Wireless : prices in free fall
Translated from November 7, 2010 article by Maxime Bergeron
Montreal - La Presse Newspaper
Phillip Huang, a UBS analyst, makes an arguement in a report published
yesterday, in a few days of the release of third quarter results of Bell
Canada Enterprises. He said BCE took a cue from Telus and Rogers by announcing
a new price next week, which could exclude the controversial network access
"We believe that the fourth quarter will be much more competitive
for the Canadian wireless," suggests Mr. Huang.
Even if they remain among the highest in the world, the prices of cell
phone are already in decline for several months in Canada. The average
revenue per subscriber - a key measure in the industry - dropped by 3.9%
in the third quarter, according to figures compiled by Merrill Lynch,
reaching $ 54.85 CDN.
The decline is expected to continue - and even accelerate - in 2010,
as and as new suppliers enter the market. Videotron, Public Mobile and
DAVE Wireless, among others, all begin to offer wireless in the coming
months, and promise to adopt more affordable prices. A necessity if they
want to succeed, according to experts.
"Without a very aggressive pricing, new suppliers, especially those
who are not cable companies will struggle to find their place," said
Brahm Eiley, president of Convergence Consulting Group, in a report released
Public Mobile will offer packages such as unlimited voice and texting
$ 40 per month in Montreal and Toronto and elsewhere. Such offers incentives
to businesses established to further reduce their prices, analysts said.
The general decline in prices will jump as the penetration of wireless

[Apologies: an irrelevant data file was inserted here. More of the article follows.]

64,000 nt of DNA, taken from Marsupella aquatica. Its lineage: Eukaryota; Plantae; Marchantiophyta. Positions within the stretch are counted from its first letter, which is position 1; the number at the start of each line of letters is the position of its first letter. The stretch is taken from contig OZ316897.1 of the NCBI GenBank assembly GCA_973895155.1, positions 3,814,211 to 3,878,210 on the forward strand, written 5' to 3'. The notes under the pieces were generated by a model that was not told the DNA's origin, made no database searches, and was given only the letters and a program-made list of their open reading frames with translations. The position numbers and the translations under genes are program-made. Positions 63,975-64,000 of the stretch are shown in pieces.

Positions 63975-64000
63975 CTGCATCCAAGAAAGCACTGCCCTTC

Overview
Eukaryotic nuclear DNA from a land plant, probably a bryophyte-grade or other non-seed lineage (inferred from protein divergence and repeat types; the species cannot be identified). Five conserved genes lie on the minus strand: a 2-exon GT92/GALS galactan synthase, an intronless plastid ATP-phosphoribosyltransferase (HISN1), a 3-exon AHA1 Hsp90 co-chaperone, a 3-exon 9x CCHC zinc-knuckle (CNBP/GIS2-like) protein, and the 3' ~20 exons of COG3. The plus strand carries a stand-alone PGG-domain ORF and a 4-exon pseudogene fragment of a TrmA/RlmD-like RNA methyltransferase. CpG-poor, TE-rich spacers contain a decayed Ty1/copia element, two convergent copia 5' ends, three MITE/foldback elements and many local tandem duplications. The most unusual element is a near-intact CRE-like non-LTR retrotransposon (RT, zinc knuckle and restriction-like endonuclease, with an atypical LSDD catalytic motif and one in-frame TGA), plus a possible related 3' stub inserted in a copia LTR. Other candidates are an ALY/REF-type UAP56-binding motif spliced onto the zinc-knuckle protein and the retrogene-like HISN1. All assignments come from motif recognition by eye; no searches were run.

in Canada, still among the lowest in the industrialized countries. He
should spend about 68% today to 91% at the end of 2014, says the Convergence
New at Bell
Bell has officially launched yesterday its new HSPA network - developed
jointly with Telus - which enables it to offer more sophisticated devices
such as Apple's popular iPhone 3G.
Wade Oosterman, President of Bell Mobility, reiterated in an interview
with La Presse Affaires that Bell now had "the best network in the
world." He is confident that consumers will recognize the new technological
qualities of his company, but a marketing campaign is still in motion
in order to reach Canadians, often scalded in recent years by the lack
of service from Bell.
Oosterman has also refused to disclose whether the group actually let
down its network access fees and 911 service $ 9.70 per month. Telus announced
last week the end of this overload, in return for which it has inflated
the price of $ 5 of his crimes. Rogers did the same in September, creating
a new shot costs about $ 3 which eventually climb the bill its subscribers.
"Our plan is to remain competitive," said the president of
Bell Mobility, without giving too much detail.
The firm UBS expects the average revenue per subscriber of Bell was down
4.2% in the third quarter, to $ 53.92.
According to Merrill Lynch, Canadians pay the bill for monthly wireless
highest in the world, all suppliers after Japan ($ 58.76 CDN) and U.S.
($ 56.14 CDN). The world average was $ 33.92 CDN in the third quarter
of this year.
Tronictel has achieved excellent results of over 40% savings and persistently monitors our carrier’s billing to ensure we are getting the most for our money.
Ezio Argento, Vice-President,
Excellent customer relations with a unique and valuable service which has reduced our bills without interruption or reductions whatsoever to our wireless services. We are more than satisfied with results and highly recommend Tronictel to any company wanting to save time and money
Don Nguyen, Vice-President/Co-Founder,
Dom Rebel Threads
With rapid and courteous service, Tronictel has found and corrected several billing errors on our wireless plan and saved us hundreds of dollars per month.
Rosa Ciccarello, Vice-President,